This raises another important question. Is the American Dream actually the American Myth? We see Artie Bucco, childhood friend of Tony’s, work hard at his family restaurant, trying not to buy into the mob lifestyle, and yet where is his realization of the American Dream? He continually hits obstacle after obstacle. One can argue that many of these come from being associated, however crime-free, with Tony. But really, Artie is just a man who is trying to make an honest buck and can’t seem to make it happen for himself or his family. So what is it that these characters are fighting so hard to achieve? At one point, Tony is attempting to solve a serious contention between the New Jersey and New York families, and pleads with the New York boss to put the matter to bed. He tells his rival boss that they have a job to do, and this beef is keeping them from doing their job. It’s keeping them from putting food on the table for their families, which is the ultimate goal at the end of the day for these men. Looking back at Artie, he managed to achieve that goal, yet still wasn’t happy.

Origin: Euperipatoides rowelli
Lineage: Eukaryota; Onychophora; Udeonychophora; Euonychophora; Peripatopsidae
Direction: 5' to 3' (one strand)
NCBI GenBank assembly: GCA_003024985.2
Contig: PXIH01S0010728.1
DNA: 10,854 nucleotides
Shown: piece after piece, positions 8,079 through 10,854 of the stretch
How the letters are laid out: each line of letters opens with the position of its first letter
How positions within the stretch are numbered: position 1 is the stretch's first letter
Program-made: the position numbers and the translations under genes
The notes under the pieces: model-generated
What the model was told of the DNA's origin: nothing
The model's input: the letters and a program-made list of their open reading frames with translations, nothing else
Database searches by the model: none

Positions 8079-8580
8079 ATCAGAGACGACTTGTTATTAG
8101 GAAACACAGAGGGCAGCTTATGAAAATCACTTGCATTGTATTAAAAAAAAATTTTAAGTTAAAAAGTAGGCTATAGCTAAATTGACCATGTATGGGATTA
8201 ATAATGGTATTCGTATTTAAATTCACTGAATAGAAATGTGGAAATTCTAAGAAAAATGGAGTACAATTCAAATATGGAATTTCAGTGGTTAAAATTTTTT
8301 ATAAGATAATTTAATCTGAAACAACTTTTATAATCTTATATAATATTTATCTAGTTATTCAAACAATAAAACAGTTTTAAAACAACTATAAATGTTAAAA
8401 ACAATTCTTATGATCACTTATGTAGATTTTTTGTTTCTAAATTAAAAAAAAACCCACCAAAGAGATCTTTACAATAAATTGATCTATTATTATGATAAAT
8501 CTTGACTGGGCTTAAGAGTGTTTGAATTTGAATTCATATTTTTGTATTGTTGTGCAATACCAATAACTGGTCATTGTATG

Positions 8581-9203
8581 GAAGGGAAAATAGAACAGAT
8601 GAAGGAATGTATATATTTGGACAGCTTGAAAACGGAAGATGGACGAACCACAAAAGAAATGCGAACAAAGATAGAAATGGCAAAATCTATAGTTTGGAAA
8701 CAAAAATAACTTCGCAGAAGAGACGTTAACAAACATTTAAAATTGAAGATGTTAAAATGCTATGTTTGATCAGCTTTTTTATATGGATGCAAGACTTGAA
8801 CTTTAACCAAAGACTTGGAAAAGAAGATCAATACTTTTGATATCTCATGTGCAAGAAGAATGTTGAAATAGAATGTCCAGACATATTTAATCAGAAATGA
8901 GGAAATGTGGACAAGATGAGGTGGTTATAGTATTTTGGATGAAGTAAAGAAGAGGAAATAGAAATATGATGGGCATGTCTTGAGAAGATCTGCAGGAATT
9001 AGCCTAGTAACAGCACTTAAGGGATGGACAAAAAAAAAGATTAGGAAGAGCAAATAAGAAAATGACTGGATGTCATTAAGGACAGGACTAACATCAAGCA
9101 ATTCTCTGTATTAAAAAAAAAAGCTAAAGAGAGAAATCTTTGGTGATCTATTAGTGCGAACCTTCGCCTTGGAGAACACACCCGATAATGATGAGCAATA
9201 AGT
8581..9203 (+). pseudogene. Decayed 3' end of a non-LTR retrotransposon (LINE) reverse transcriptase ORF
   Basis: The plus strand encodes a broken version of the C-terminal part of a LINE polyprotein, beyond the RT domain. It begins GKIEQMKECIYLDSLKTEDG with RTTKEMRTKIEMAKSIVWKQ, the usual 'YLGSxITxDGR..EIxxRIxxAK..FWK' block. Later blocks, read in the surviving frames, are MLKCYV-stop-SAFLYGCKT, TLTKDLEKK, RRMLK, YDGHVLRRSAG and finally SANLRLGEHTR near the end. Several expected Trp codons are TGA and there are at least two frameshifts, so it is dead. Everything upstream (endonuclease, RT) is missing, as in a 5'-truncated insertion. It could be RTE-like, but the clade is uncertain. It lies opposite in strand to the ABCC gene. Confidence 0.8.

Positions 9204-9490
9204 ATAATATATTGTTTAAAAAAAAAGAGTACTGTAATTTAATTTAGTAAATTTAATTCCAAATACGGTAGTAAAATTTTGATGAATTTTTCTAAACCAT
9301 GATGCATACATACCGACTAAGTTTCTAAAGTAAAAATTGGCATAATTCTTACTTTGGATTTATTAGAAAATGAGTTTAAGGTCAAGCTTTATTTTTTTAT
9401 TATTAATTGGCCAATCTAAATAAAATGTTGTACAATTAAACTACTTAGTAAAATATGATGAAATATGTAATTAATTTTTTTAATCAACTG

Ultimately, this is a sad show. We saw broken people wandering through a crime-filled existence, without really knowing what they’re trying to attain. We see a traditional nuclear family, husband/wife/daughter/son, completely break down due to infidelity, selfishness, deception, anger, no communication. We also see this family from a more generational vantage point, and see how sinfulness can permeate relationships and how it can be transmitted genetically from parent to child. We see cycles of anger, self-pity, and depression link generations and we just want to yell at these characters to break out from the mold set by their parents. This aspect of the show especially has led to many long conversations trying to decipher the generational mysteries about our own families.